Today's Veterinary Business

AUG 2018

Today’s Veterinary Business provides information and resources designed to help veterinarians and office management improve the financial performance of their practices, allowing them to increase the level of patient care and client service.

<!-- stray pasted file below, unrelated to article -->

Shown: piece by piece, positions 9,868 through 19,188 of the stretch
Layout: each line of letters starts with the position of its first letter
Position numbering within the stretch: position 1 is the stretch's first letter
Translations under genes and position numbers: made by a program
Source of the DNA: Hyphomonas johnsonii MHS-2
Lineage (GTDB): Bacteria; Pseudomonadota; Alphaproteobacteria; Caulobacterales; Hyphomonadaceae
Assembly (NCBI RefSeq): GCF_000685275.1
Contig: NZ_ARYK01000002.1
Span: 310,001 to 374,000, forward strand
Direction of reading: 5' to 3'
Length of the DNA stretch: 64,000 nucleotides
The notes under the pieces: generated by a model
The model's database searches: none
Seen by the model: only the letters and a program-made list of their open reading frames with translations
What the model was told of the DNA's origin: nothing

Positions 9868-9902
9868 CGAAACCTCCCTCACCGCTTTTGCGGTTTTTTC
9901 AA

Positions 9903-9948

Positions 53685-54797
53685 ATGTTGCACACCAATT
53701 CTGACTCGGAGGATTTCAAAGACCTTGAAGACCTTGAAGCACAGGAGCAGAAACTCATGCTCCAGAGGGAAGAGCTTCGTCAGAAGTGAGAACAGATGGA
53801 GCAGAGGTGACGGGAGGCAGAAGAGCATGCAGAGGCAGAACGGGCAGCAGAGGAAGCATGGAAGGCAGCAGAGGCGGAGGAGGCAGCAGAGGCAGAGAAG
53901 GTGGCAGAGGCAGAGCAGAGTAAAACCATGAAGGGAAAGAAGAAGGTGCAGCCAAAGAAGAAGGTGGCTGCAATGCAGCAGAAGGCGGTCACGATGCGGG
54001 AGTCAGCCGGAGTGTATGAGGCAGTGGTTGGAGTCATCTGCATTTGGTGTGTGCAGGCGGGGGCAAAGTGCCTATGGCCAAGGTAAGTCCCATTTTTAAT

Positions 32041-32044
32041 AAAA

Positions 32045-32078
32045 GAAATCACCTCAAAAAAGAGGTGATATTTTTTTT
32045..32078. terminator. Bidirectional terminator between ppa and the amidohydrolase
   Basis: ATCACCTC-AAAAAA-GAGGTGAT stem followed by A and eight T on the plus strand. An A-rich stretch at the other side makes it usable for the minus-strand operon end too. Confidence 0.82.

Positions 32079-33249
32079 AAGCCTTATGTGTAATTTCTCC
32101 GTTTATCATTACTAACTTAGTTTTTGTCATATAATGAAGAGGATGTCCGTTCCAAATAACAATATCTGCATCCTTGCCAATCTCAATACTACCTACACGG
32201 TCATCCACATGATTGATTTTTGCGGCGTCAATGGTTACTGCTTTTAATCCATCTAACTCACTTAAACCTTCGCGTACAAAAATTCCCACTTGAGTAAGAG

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14 Today's Veterinary Business Business Corporate consolidators get all the attention these days when the topic is practice sales. As a generation of veterinarians reaches retirement age, the number of practices available to purchase is greater than the number of private practitioners ready to buy. If consolidators can and will pay more for a hospital than an associate veterinarian can afford, why would a practice owner consider selling to a colleague, or any private buyer for that matter? Many sellers are asking, what would be in it for me? By Leslie A. Mamalis, MBA, MSIT, CVA The Purchase Price Rumor has it that corporates can and will pay much more for a prac- tice than an associate can. Howev- er, consolidators will not pay signifi- cantly more than fair market value for most of their targets. In fact, the price offered by a corporate might be very similar to the amount of financing an associate qualifies for from a traditional lender. It's true that consolidators have readily available cash and that in a bidding war they usually can outbid a private veterinarian. Consolidators have deep pockets; associate veteri- narians generally do not. Associates must rely on the earnings generated by the practice to cover debt payments. Banks will not lend more money than the earnings can support. Lenders are not investing in the practice; they want assurance that the loan will be repaid. That said, some banks offer creative financing to help as- sociates meet a high asking price. Veterinarians looking to own a practice should investigate all options for private financing. The Method of Payment Selling to an associate veterinarian might mean you carry part of the loan. This is not an onerous re- quirement. In fact, doing so shows the lender your confidence level. Under such an agreement, the seller receives the bulk of the purchase price immediately and finances the remaining 10 to 15 percent. The lender often dictates the terms of the loan, sometimes specifying that the length and interest rate match those of the primary loan. A Matter of Timing Selling to a consolidator is a fast process. The time from signing the papers to closing the deal can be as little as six weeks. Con- solidators might acquire several practices each month, creating a cookie- cutter process. Selling to an associate takes longer because neither of you transacts deals for a living. Your associate hasn't done it before, and you might not have, either. Both of you need time to work through the details with the assistance of attorneys, accountants, consultants or brokers. Completing the transac- tion could take six months or longer because neither buyer nor seller is familiar with the procedures. The Real Estate An associate will be interested in buying the real estate either imme- diately or within five to 10 years. Owning the real estate becomes a priority so that the buyer can control the facility rent and own an additional asset. If you sell to a con- solidator, the company might have no interest in owning the property Business MONEY MATTERS Overall, selling to an associate creates much less anxiety for others in the practice than selling to a consolidator does. When selling to an associate makes sense Consolidators possess deep pockets, but practice owners might welcome a partner's offer when the property itself, creative financing and even one's legacy are taken into account.

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